Honors Program

Honors in Psychology

Date of Award

5-2020

Thesis Professor(s)

Andrea Clements

Thesis Professor Department

Psychology

Thesis Reader(s)

Julia Dodd, Joseph Barnet

Abstract

Abstract

Views of addiction etiology predict religious individuals’ willingness to help.

Emily Brady, Valerie Hoots, Joseph Barnet, and Andrea Clements, Department of Psychology, East Tennessee State University.

Addiction to drugs and alcohol is an accrescent societal problem. Individuals with substance addiction face stigma in their daily lives, specifically from religious individuals as explored in this study. The stigma these religious individuals might portray could be related to their ideas on addiction etiology. The purpose of this project is to evaluate if different views of addiction etiology predict religious individuals’ willingness to help individuals with substance addition. Our hypothesis for this sample consists of two parts. (1) Religious individuals who hold the belief of a moral etiology of addiction will be less willing to help individuals with substance addiction. (2) Religious individuals who hold the ideology of a physical etiology of addiction will be less willing to help individuals with substance addiction. A survey, which contained the Addiction Attitudes and Beliefs Scale (AABS) and the Tobacco, Alcohol, Prescription medication, and other Substance use Tool (TAPS), was administered to a sample of 215 individuals recruited through social media advertising via Facebook and Reddit platforms, email, and East Tennessee State University’s SONA research portal. Results showed significance in beliefs of moral etiology and willingness to help across religious individuals. One limitation for this project is a lack of generalizability due to the majority of participants being female (73.6%) and white (92.1%). Another limitation is that the measure is based on self-report, and given the sensitivity on the topic, individuals may not be willing to report accurately.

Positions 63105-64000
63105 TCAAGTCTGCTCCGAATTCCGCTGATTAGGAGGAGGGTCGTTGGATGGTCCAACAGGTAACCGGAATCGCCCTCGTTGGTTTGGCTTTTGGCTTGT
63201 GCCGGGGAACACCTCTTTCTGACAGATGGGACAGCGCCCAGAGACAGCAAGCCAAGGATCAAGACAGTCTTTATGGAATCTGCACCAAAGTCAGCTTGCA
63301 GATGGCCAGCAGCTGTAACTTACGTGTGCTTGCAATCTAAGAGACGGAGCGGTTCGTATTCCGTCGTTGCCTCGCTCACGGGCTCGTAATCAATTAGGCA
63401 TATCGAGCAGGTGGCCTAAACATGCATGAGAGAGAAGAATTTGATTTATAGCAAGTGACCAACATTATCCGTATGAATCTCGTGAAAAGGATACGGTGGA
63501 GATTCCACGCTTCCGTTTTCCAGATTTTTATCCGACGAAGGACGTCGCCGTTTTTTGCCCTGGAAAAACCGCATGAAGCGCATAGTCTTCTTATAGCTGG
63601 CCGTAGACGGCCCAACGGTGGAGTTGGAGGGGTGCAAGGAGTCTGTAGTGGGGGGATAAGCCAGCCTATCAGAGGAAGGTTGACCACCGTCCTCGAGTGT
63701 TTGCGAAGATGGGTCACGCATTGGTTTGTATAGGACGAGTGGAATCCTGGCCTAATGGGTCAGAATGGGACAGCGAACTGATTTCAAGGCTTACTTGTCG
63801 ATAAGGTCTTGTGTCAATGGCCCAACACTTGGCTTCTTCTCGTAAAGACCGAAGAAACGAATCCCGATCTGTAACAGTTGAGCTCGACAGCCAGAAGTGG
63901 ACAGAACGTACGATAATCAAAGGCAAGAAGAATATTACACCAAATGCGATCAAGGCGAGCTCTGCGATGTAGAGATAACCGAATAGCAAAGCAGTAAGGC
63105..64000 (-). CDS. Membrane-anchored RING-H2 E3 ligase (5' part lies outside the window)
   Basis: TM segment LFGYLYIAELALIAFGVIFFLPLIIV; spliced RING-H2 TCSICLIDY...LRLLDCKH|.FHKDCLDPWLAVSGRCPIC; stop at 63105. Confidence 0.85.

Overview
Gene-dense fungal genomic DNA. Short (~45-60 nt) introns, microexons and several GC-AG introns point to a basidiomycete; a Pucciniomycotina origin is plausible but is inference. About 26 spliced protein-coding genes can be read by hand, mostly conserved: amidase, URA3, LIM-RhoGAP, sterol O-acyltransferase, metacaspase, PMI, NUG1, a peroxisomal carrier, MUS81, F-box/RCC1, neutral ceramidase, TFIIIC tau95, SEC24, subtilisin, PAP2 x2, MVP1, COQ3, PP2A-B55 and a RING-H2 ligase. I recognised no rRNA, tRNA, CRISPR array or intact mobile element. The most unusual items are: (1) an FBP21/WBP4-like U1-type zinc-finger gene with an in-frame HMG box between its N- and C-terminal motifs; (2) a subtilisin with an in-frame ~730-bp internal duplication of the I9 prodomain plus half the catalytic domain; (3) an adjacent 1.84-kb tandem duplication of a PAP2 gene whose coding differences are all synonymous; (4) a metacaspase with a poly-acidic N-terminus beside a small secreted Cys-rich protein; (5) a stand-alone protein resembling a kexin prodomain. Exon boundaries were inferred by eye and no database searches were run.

Publisher

East Tennessee State University

Document Type

Honors Thesis - Withheld

Creative Commons License

Creative Commons License
This work is licensed under a Creative Commons Attribution-Noncommercial-No Derivative Works 3.0 License.

Copyright

Copyright by the authors.

Available for download on Friday, April 23, 2021

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